Why Teddy Roosevelt and Martin Luther King Are Not Comparable Figures of the Progressive Movement
An Open Letter by Punkerslut to
"...progressive pioneers such as Teddy Roosevelt and Martin Luther King..." This is the first line of your "about" page, and there's something unsettling about this. Teddy Roosevelt sanctioned the kidnapping, internment, and execution of workers who tried to organize unions against their bosses. Martin Luther King waged a struggle for civil rights against the privileges of church, capital, and state. Theodore Roosevelt encouraged gangs to roam the streets, burn houses, and torture those involved in left-wing movements. Martin Luther King sacrificed his life in advocating peaceful change of society.
Do you understand, now, the contradiction of lumping them together indiscriminately as "progressive pioneers"? I see where you got the words from: King was progressive, because he wanted redistribution of the wealth, and Roosevelt was a pioneer, because he hunted animals. In case you are unaware of the story...
Take this "progressive pioneer," your darling of the "progressive movement," and compare him with King's wisdom: "...right defeated is stronger than evil triumphant," and "Oppressed people cannot remain oppressed forever." How can you worship a US president that allowed a corporation illegal under the Sherman Anti-Trust Act to kidnap union activists at their own company? And then how can you take him, and compare this monstrous, gluttonous serpent, with someone who believed in peace, humility, and non-violence? How do you take the man who called it justice when the streets ran with the blood of the common people, and compare him to someone who was willing to suffer for as long as it took to get freedom?
Nanking, China, 1937 -- Japanese troops march into the capital of the Chinese Empire, raping women and killing families, with an estimated 200,000 to 500,000 systematically slaughtered. What does this have to do with Teddy Roosevelt, when his presidency ended in 1909? Quite a bit, actually, since before the end of his presidency, Roosevelt signed a secret document promising non-intervention and encouraging Japanese Imperialism in Southeast Asia. (The Imperial Cruise: The Secret History of Empire and War. Little, Brown, & Co., 2009. ISBN 0-316-00895-8.) Secret wars to massacre entire cities and establish the dominance of Imperialism across the globe, yes, compare this man to Martin Luther King, who led marches that were attacked by dogs and police, just to have racial equality. What a perfect, brilliant, unmistakable comparison.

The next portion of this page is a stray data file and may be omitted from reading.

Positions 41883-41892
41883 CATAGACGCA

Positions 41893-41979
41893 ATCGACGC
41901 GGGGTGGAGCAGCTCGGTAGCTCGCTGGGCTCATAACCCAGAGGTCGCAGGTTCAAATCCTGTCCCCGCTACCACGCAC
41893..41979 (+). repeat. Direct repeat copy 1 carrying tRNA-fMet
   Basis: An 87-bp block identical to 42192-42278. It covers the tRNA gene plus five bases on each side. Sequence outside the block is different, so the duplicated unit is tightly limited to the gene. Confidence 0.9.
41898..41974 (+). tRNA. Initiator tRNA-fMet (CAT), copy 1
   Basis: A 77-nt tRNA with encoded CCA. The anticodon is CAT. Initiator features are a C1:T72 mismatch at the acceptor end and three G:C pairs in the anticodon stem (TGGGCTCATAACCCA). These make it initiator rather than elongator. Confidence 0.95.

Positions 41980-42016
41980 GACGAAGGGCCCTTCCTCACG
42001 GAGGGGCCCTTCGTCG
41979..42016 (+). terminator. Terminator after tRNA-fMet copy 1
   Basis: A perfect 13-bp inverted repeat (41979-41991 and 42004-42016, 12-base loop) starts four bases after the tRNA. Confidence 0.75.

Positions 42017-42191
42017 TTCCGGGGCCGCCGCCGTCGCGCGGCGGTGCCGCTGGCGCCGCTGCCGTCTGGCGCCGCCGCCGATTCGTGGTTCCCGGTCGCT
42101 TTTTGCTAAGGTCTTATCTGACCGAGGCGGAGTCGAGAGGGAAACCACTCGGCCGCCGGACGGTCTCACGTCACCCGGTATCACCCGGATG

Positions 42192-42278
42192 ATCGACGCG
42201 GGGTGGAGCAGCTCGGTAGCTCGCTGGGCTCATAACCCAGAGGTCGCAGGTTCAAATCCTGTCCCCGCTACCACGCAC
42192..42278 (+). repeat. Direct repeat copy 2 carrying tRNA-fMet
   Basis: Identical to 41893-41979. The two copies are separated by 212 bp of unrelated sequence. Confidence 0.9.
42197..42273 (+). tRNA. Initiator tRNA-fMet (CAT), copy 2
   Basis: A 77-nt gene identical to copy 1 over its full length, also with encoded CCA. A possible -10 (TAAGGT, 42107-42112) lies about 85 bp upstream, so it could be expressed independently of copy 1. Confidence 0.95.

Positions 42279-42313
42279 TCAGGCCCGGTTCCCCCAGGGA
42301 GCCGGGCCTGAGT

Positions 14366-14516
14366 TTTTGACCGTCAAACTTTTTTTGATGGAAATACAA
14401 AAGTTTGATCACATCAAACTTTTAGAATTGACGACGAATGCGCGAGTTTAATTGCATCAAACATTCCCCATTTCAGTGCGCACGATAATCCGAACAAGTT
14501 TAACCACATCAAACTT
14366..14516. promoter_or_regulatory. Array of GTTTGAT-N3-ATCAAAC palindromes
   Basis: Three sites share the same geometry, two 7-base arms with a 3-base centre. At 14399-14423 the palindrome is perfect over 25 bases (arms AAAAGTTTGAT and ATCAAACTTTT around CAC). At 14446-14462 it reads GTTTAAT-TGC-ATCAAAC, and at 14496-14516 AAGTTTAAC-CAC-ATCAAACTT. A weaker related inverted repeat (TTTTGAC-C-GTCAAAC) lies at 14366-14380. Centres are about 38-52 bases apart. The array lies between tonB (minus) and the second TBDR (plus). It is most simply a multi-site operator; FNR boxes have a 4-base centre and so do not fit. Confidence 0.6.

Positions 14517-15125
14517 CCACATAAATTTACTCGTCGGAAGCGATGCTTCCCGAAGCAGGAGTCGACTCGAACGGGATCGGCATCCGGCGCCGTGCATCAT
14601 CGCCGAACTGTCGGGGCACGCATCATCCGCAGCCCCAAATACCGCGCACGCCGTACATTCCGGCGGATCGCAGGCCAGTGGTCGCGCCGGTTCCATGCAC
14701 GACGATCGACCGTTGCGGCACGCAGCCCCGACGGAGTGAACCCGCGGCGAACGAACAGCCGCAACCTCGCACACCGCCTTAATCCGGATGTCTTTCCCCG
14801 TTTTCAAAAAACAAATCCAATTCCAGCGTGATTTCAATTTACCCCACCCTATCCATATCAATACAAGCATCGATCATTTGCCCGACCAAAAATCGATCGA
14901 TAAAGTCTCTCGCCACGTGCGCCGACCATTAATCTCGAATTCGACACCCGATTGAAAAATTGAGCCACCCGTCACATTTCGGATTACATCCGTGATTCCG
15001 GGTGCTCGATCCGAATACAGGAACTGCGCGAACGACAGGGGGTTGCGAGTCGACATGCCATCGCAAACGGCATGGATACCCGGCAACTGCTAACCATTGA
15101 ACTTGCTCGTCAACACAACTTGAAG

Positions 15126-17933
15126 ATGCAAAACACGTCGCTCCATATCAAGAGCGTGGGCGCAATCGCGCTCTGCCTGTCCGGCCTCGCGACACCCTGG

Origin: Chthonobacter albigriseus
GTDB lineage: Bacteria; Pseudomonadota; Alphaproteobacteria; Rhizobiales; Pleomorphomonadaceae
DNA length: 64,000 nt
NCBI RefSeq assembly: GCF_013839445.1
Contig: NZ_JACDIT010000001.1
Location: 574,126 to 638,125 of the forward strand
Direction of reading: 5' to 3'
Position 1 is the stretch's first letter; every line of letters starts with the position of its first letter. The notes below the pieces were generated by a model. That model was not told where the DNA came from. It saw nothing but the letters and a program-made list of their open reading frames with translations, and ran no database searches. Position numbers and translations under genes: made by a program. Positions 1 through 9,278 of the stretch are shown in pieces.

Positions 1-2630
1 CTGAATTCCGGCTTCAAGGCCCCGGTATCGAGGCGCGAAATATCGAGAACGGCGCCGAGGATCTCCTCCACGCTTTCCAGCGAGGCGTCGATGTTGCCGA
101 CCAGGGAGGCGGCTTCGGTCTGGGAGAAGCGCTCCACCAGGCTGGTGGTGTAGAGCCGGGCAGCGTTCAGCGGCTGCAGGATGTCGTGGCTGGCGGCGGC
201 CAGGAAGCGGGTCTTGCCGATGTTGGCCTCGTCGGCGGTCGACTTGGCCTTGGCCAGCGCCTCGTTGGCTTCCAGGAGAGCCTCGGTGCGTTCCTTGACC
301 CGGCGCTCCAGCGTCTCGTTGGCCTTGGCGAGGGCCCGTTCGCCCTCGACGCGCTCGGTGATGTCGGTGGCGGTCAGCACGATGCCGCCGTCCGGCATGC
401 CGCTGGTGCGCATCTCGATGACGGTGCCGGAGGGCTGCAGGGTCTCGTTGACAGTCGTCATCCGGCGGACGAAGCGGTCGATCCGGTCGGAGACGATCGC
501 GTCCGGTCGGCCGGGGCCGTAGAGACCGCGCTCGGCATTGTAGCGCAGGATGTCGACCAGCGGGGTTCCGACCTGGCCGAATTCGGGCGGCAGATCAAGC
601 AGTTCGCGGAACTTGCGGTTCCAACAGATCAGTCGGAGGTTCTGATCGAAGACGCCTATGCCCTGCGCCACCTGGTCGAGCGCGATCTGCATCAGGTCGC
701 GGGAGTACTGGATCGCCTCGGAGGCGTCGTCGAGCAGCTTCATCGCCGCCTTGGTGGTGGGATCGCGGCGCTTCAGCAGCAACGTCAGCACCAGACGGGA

Your slogan is "Progressive Ideas for a Strong, Just, Free America," borrowing every heartless and soulless phrase available from the "Progressive Era" of Roosevelt. "Our priorities for U.S. economic policymaking are strong economic growth, building opportunities so that all Americans can share in the American Dream, and widely shared prosperity. Our progressive economic priorities underscore our commitment to government that works for the common good." 'Common good' and 'widely shared prosperity.' What exactly does that even mean?
Take your fake progressive "Roosevelt" and compare him to a real, progressive revolutionary of the era, Henry Demarest Lloyd: "The Fathers renounced the King George who taxed them on their tea without their consent. What would they do to-day when they found that there was a King George in every important industry, taxing the people without representation or consent?" Are you anti-Capitalist? Are you willing to question where the profits come from for CEOs and others who do little for our economy? When Anarchists were falsely accused of crime, Henry Demarest Lloyd defended them, in the famous Haymarket trial of 1886. When Anarchist and Socialist unionists were kidnapped for unionizing, did Teddy Roosevelt defend them? No, he cooperated fully with the trusts, the cartels, and big business.